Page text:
We must not lose control
    Of the possibility of the discovery
    That would let everybody see
    That we were just meant to be

    I wish her all the best!

    1. Post
  5. Hi Betty!!

    Congrats to your daughter on graduating! I love this post because your words remind me so much of my parents…They always tell my sister, my brother, and me about how they never went out as often as we do when they were our age (mostly because their parents were super-strict!). But, thankfully, over the years, they’ve come to realize that times have changed since their youth, and even though we’re getting more social and busier and maybe even moving further away as we grow older, we are still (and always will be) their babies :)

    Best of luck to Gabi, and, hey, I’ll be starting school not far from you this fall, so if you ever need some company, you know how to find me!!


    1. Post

      Courtney, thanks for giving me the youth perspective — I really need it. It’s a strange feeling to be a parent and to have ZERO EXPERIENTIAL CONTEXT when social things come up. Gabi has a life that is totally foreign to my own experience! Sometimes that makes me sad because I’m clueless as to what’s an acceptable amount of hanging out and what’s excessive. Thankfully, I have been able to get good advice from friends, Gabi’s teachers and….my college students! It all helps. And it’s comforting to read that you fondly indulge your parents. Great to get compassion from our kids. :)

  6. A beautiful daughter and a lot of good living still ahead of you. That person in the shadows draws nearer and fills your life with light. You have a bright future to look forward to. Just keep moving and life will catch up with you.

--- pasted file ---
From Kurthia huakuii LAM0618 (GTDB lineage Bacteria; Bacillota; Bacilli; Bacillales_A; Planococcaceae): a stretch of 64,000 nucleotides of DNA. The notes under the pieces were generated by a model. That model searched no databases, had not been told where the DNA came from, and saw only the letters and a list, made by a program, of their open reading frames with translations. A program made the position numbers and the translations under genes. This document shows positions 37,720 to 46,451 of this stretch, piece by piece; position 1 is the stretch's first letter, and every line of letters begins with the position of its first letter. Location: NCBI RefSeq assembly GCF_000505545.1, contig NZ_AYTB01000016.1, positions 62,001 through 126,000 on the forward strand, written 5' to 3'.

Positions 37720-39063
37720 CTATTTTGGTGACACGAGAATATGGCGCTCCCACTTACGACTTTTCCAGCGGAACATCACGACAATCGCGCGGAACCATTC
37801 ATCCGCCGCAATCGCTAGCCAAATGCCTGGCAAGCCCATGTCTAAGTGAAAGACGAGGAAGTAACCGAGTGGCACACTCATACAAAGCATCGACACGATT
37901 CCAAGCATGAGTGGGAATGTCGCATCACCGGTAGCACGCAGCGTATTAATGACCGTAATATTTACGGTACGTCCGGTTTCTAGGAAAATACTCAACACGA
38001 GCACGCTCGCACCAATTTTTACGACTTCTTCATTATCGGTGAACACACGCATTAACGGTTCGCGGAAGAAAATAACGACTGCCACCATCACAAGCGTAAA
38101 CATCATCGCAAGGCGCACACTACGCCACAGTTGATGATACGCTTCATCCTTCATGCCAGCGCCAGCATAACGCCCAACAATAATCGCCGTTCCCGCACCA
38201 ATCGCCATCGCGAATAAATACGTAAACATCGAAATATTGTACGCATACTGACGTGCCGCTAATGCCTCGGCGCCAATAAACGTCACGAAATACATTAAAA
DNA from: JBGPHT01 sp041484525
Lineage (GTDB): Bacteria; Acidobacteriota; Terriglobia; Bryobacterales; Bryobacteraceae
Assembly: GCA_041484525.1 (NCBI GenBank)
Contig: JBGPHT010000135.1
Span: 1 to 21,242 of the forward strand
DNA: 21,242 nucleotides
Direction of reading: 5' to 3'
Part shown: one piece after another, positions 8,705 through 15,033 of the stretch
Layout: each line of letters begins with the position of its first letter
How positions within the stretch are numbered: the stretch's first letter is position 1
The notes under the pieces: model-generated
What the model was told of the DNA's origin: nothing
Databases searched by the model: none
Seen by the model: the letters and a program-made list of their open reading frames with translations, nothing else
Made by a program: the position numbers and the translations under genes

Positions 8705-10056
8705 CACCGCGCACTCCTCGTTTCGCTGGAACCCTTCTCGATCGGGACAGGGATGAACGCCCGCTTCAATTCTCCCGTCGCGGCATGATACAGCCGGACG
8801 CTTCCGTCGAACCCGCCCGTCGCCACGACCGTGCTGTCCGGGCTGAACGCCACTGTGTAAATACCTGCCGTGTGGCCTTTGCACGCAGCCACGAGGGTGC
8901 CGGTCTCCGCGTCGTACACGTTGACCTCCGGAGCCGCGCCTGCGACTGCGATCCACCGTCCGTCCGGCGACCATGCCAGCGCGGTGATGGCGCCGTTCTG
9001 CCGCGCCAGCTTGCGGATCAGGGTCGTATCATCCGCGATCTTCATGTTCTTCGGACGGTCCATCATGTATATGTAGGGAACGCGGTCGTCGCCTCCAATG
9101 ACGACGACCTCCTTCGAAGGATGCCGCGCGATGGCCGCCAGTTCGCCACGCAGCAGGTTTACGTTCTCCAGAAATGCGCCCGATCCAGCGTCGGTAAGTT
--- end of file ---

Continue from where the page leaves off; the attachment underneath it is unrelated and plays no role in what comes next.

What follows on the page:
1. Post
  7. Betty, you share, “My greater goal is to evolve as a passionate person. Live in the moment with grace while showing kindness to others. Can I do that?”

    You’ve done that repeatedly with others in your honest writings here: Thank you, Betty.

    Gabi looks beautiful in her prom dress.

    Enjoy your “good place to be.”

    1. Post
  8. Congrats on Gabi’s graduation. She looks gorgeous.

    It is great that you are aware of your jealousy regarding your daughter’s choices :) After all, awareness is the first step in growth. Let her go. I am sure you would have vowed that you would never do that to your kid when your parents did that to you!

    As an idea for a blog post (that is if you wish to share with us & it is not too painful) – how did you parents react to your marriage with an African. I believe it was from a sense of rebellion against your parents. I am very curious about this because I am very much aware of the sentiments chinese & east asians have for dark skinned people & you must have been an outcast because of that singular act. I have spent 4 years and counting in south east Asia and still cannot get over how so many people just fawn over white people and are not so nice (ahem, to put it politely) to darker skinned ones.

    Sorry for being so nosy :)

    1. Post

      sos, thanks for your thoughtful comment! Yes, it’s hard to let my baby go. And you’re right, I am now feeling much more compassion for my own mom. Very hard to be a truly grown-up, emotionally secure parent. :)

      As for writing about my interracial marriage, that is a good idea. My ex is actually African-American rather than African-African but same difference to racists. You’d be surprised, though. While we were treated badly in painful instances, we were also considered incredibly cool in other circles — even Asian ones. People are nuts, and that would be one of my points. But once again, I do agree with you, that overall, racism against dark-skinned folk is rampant and, in my opinion, totally unforgivable.

      Thanks for dropping me a line. And btw, hope you’re subscribed to my blog so that when I do write that post about my marriage, you’ll be sure to get an email alerting you to the fact that it’s up. :)